In public remarks delivered following a speech from Spanish Prime Minister Mariano Rajoy, Puigdemont said that "with this day of hope and suffering, the citizens of Catalonia have won the right to an independent state in the form a republic." He also said that the EU could no longer “continue to look the other way” from human rights violations around the referendum, according to a translation in the Guardian.
"The Spanish government has today written a shameful page in its relationship with Catalonia," adding that there had been abuses of human rights committed by Spanish police.
Puigdemont added that he will keep his pledge to declare independence unilaterally if the "Yes" side wins. A law passed by the Catalan parliament says a win of more than 50% for the "Yes" side will trigger a declaration of independence within 48 hours of the vote regardless of the turnout. He appealed to European leaders, saying the Catalan crisis was "no longer an internal Spanish matter".
"The Catalan government will transmit to the Catalan Parliament, the seat and expression of the sovereignty of our people, the results of the referendum, so that it can act according to that laid out in the referendum law", he said.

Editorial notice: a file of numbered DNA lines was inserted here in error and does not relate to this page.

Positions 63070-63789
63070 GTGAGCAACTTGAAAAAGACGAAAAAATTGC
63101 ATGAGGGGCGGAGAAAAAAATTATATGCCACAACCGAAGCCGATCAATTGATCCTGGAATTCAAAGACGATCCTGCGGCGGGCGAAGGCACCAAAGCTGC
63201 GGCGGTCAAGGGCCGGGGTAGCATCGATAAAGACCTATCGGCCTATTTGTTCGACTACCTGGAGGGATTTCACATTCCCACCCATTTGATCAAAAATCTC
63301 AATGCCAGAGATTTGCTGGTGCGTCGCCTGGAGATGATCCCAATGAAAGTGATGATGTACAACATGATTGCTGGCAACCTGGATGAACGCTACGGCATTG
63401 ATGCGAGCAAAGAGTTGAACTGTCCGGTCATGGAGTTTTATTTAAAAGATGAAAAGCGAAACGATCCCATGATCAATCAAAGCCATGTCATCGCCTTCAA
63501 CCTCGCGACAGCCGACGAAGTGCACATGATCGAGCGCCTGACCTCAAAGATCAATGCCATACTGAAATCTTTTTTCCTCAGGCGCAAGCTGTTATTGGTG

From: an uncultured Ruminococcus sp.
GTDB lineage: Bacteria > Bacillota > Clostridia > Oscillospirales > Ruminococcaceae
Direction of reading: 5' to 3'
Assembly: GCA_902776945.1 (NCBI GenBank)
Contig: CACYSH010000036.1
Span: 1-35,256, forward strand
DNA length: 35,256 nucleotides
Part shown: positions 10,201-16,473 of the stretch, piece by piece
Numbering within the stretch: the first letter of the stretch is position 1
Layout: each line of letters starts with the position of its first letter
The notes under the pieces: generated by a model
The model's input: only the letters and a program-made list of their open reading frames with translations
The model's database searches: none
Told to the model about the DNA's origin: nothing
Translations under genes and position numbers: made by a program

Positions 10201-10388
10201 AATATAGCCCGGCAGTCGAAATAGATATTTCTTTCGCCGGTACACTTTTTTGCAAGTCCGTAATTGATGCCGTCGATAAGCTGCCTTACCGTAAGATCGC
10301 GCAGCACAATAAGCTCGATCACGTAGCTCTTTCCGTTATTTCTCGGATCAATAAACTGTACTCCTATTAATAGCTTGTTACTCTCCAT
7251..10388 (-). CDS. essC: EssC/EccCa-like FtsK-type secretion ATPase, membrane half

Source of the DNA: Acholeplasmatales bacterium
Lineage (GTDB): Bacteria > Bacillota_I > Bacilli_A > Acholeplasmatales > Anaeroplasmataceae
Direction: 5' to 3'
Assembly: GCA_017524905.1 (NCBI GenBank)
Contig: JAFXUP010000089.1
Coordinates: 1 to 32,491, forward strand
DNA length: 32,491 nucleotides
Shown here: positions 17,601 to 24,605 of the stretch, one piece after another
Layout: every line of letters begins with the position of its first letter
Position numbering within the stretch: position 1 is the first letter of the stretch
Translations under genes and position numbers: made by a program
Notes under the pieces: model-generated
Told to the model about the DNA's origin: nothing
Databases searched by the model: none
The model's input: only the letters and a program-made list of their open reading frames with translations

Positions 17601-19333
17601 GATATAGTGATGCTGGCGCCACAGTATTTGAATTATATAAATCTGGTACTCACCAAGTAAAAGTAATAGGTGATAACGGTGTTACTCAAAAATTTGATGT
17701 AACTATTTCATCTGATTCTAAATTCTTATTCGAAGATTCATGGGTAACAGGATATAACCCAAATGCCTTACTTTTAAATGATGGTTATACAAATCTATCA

Spain's Constitutional Court suspended the regional law governing the independence referendum, but Puigdemont's government pushed ahead with the vote anyway, as the Associated Press noted.
So far, 844 people have been injured, including 33 police, in the day's demonstrations.
Meanwhile, Barcelona Mayor Ada Colaucalled for Spanish Prime Minister Mariano Rajoy to resign after the shocking brutality that federal police sent by the government in Madrid demonstrated. Police attacked peaceful demonstrators, punched and kicked voters and dragged some from polling places.
Mayor Ada Colau told a local television station that "Rajoy has been a coward, hiding behind the prosecutors and courts. Today he crossed all the red lines with the police actions against normal people, old people, families who were defending their fundamental rights."
"It seems obvious to me that Mariano Rajoy should resign."